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Detecting subtle change from dense landsat time series: Case studies of mountain pine beetle and spruce beetle disturbance

June 17, 2021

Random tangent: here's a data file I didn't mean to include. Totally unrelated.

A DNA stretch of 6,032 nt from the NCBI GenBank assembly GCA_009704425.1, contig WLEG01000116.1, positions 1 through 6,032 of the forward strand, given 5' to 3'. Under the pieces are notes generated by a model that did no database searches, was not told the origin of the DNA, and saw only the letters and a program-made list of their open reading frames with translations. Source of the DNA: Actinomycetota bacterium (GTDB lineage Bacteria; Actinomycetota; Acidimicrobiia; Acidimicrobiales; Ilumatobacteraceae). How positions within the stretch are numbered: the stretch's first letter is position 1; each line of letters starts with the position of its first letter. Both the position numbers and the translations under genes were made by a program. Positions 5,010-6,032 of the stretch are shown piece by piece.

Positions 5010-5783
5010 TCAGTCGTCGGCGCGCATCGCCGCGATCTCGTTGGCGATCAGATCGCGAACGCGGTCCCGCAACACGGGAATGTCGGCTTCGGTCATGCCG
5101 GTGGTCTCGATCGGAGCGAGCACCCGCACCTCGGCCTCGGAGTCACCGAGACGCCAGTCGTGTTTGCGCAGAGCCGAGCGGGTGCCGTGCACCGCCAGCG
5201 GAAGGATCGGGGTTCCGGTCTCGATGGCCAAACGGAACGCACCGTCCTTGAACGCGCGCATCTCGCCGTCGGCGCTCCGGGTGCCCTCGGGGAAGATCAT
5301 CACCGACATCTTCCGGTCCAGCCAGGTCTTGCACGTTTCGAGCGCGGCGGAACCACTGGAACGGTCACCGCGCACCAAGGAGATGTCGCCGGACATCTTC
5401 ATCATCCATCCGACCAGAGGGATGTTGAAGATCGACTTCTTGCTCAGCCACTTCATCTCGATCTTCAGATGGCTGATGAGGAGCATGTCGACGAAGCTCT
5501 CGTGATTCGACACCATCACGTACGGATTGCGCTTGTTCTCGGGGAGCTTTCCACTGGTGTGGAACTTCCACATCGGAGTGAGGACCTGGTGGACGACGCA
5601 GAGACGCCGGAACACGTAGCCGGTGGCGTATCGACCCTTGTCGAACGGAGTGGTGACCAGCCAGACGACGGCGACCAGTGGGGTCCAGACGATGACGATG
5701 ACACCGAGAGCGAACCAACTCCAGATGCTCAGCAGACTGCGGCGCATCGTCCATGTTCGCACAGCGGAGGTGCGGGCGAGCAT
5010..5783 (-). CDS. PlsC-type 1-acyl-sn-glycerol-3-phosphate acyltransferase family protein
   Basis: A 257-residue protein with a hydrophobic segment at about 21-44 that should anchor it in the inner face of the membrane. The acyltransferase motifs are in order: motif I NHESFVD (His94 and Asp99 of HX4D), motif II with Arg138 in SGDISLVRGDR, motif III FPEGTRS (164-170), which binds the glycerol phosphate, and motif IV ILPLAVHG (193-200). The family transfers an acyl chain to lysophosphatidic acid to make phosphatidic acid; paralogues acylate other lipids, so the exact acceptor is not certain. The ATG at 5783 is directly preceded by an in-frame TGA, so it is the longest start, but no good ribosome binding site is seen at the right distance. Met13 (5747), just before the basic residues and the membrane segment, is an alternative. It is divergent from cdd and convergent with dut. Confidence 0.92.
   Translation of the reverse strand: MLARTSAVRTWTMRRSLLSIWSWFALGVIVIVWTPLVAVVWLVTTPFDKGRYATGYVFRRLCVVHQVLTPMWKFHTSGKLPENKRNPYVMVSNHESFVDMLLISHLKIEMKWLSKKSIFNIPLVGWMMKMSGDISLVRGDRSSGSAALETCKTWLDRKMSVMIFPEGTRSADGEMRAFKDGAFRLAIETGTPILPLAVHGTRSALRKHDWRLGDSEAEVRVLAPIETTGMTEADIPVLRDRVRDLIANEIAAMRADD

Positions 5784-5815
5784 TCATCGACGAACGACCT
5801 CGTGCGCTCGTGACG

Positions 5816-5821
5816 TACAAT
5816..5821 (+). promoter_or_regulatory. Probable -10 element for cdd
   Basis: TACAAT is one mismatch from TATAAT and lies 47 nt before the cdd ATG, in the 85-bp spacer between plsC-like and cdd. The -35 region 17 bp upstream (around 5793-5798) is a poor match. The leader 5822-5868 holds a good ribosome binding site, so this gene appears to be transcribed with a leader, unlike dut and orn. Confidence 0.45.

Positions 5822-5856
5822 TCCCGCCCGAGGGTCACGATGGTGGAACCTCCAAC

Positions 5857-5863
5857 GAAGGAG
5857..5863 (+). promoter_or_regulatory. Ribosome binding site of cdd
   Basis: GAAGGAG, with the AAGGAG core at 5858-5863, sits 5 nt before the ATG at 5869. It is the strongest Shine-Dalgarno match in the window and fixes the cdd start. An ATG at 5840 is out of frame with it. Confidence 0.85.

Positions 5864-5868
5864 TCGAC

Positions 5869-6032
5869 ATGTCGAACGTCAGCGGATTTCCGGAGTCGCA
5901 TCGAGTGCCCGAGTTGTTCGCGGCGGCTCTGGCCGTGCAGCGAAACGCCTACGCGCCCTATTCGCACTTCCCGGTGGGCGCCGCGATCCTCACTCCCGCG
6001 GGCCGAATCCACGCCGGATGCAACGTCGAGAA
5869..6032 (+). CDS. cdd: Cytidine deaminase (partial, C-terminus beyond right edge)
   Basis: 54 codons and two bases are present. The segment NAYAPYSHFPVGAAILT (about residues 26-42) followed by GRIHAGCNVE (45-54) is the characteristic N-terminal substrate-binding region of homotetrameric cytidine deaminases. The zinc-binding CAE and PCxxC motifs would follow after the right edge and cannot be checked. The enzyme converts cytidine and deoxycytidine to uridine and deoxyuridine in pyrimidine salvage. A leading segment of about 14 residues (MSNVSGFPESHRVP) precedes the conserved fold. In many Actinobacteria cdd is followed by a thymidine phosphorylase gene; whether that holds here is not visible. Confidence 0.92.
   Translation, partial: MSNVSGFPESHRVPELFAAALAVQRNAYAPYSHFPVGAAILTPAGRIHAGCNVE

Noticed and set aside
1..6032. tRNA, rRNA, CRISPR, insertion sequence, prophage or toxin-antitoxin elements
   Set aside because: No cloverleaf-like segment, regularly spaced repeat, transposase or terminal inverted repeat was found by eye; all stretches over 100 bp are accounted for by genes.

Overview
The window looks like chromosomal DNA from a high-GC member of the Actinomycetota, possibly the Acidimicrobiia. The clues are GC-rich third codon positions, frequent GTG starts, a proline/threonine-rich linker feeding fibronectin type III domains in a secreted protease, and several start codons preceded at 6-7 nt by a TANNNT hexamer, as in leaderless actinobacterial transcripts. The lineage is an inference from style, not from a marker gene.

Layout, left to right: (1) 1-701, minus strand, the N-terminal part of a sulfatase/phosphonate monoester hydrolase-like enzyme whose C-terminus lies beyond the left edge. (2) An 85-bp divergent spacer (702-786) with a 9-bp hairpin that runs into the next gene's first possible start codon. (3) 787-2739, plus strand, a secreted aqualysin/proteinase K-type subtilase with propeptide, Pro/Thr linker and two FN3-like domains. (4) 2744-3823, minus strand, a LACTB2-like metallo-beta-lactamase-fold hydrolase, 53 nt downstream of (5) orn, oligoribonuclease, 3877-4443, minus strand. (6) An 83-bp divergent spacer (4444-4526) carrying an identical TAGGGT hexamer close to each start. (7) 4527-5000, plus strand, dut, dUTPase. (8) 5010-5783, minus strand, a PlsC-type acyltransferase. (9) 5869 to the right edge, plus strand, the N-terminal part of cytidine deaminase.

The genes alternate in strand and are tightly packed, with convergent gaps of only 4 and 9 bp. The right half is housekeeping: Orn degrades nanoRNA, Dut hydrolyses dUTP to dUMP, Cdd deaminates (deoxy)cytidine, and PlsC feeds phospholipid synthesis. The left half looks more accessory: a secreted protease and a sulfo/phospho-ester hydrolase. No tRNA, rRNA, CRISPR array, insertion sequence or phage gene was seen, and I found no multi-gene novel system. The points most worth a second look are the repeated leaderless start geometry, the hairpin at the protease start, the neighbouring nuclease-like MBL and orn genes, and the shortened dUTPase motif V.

In contrast to abrupt changes caused by land cover conversion, subtle changes driven by a shift in the condition, structure, or other biological attributes of land often lead to minimal and slower alterations of the terrestrial surface. Accurate mapping and monitoring of subtle change are crucial for an early warning of long-term gradual change that may eventually result in land cover conversion. Freely accessible moderate-resolution datasets such as the Landsat archive have great potential to characterize subtle change by capturing low-magnitude spectral changes in long-term observations. However, past studies have reported limited success in accurately extracting subtle changes from satellite-based time series analysis. In this study, we introduce a supervised framework named ‘PIDS’ to detect subtle forest disturbance from a comprehensive Landsat data archive by leveraging disturbance-based calibration sites. PIDS consists of four components: (1) Parameter optimization; (2) Index selection; (3) Dynamic stratified monitoring; and (4) Spatial consideration. PIDS was applied to map the early stage of bark beetle infestations (i.e., a lower per-pixel fraction of trees cover that show visual signs of infestation), which are a typical example of subtle change in conifer forests. Landsat Analysis Ready Data were used as the time series inputs for mapping mountain pine beetle and spruce beetle disturbance between 2001 and 2019 in Colorado, USA. PIDS-detection map assessment showed that the overall performance of PIDS (namely ‘F1 score’) was 0.86 for mountain pine beetle and 0.73 for spruce beetle, making a substantial improvement (> 0.3) compared to other approaches/products including COntinuous monitoring of Land Disturbance, LandTrendr, and the National Land Cover Database forest disturbance product. A sub-pixel analysis of tree canopy mortality percentage was performed by linking classified high-resolution (0.3- and 1-m) aerial imagery and 30-m PIDS-detection maps. Results show that PIDS typically detects mountain pine beetle infestation when ≥56% of a Landsat pixel is occupied by red-stage canopy mortality (one year after initial infestation), and spruce beetle infestation when ≥55% is occupied by gray-stage mortality (two years after initial infestation). This study addresses an important methodological goal pertinent to the utility of event-based reference samples for detecting subtle forest change, which could be potentially applied to other types of subtle land change.